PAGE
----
Probabilistic Seismic Hazard Assessment for the Southern part of the Netherlands
Vos, D. de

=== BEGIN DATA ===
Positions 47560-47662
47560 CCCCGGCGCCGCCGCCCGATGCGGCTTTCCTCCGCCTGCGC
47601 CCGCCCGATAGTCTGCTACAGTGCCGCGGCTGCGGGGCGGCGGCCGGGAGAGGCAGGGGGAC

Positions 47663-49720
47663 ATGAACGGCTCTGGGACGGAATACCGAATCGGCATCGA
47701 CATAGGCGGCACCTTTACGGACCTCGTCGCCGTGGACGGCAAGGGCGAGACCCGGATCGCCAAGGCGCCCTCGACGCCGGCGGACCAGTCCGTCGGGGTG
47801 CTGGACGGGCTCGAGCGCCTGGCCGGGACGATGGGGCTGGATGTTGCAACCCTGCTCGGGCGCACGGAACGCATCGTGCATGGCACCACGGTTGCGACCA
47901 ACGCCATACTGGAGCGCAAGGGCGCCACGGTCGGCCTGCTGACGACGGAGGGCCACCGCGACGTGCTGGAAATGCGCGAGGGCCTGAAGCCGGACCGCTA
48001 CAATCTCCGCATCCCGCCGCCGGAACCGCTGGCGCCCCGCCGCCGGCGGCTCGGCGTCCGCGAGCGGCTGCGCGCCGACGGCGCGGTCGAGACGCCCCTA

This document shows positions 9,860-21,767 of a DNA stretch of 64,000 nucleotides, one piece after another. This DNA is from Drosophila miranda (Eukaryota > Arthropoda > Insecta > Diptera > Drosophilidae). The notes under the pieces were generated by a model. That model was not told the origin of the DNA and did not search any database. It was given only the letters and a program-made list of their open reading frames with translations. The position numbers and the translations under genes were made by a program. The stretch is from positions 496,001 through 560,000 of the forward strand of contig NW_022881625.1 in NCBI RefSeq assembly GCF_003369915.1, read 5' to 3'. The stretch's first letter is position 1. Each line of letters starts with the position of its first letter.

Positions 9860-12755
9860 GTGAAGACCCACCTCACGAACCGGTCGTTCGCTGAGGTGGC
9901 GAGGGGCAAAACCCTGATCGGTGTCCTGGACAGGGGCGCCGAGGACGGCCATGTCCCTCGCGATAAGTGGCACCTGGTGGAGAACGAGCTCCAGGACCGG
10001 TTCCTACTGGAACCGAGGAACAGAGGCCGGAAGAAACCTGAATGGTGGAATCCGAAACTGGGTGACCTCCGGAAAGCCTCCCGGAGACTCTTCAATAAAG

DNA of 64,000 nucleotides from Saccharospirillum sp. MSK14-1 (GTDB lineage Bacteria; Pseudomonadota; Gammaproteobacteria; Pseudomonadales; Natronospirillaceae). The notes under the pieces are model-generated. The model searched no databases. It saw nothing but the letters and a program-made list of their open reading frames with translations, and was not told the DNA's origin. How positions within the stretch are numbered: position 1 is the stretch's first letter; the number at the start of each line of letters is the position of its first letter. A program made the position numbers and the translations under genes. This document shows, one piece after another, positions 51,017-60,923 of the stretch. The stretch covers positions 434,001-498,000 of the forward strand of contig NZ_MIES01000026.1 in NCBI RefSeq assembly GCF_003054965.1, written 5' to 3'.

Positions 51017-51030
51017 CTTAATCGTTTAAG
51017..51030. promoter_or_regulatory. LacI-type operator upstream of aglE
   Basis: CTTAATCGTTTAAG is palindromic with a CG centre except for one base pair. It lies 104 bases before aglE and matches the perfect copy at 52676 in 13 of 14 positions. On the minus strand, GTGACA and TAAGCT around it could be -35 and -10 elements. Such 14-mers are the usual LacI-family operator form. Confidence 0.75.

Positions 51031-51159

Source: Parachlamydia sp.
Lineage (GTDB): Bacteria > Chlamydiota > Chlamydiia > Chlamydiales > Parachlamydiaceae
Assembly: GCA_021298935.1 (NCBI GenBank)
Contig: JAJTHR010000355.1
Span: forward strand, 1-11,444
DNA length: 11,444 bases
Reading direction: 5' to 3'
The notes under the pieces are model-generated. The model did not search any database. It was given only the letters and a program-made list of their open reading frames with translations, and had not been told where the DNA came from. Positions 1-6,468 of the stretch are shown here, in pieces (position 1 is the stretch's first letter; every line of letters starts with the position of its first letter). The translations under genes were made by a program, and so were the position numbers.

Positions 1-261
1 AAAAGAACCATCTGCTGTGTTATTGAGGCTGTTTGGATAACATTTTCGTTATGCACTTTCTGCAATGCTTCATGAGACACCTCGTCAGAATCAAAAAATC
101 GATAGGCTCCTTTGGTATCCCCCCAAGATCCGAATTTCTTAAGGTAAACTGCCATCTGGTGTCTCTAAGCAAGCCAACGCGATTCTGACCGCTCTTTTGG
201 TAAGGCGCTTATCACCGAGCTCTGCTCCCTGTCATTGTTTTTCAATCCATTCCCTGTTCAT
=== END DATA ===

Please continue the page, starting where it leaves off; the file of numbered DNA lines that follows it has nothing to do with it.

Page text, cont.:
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Abstract Due to the necessity of a national Annex for the Eurocode 8, safety requirements of engineering structures and public interest in the effect of induced earthquakes, an update of the seismic hazard assessment is required for the Netherlands. A first version of a new seismic hazard model for tectonic seismicity is prepared, using two separate probabilistic seismic hazard methodologies. The input parameters (zonation, magnitude-frequency relation, ground motion prediction equation) are determined from the most recent earthquake catalogue and from the literature. In the first method the analytical equations of the Probabilistic Seismic Hazard Analysis (PSHA) method of Cornell (1968) are numerically approached in the program EQRISK (McGuire, 1976). This method is developed for larger tectonic earthquakes, and turns out to be inappropriate to apply to low-seismicity areas, such as the Netherlands. An alternative approach of PSHA, based on a Monte Carlo simulation, is used in the new national Eurocode 8 Annex in the United Kingdom. The M3C hazard software presented by Musson (2009) is used to model the seismic hazard for the Netherlands. Since little data are available for the Netherlands, the seismic hazard analysis admits to a wide range of interpretations and uncertainties. The sensitivity of the hazard estimate to the input parameters is investigated. It turns out that the hazard estimate is mainly sensitive to the definition of source zonation and the choice of ground motion prediction equation. Finally, the revised seismic hazard map presented in this study is compared to alternative studies, which are performed for surrounding countries. The results of Leynaud et al. (2000) agree fairly well with those presented in this study. Probably due to the use of another zonation model, the seismic hazard maps of Meskouris (2005) and Grünthal et al. (2007) is more different, although in the Roer Valley region similar peak ground accelerations are expected. The results of this study are quite different from those of a former study (De Crook, 1996). This is probably due to the smaller amount of data used for the former study and the use of another source definition. The final proposed seismic hazard map contains regions for which (taking the uncertainty into account) the critical value mentioned in the Eurocode 8 will most probably not be exceeded in 475 years. For the remaining areas (i.e. Roer Valley, Hainaut zone, the areas surrounding Liège and Hautes Fagnes and the Neuwied basin), the peak ground acceleration values are just below, or above the critical value. It is up to the user to decide whether seismic hazard should be taken into account. For further research it is recommended to quantify the uncertainty of the hazard estimate.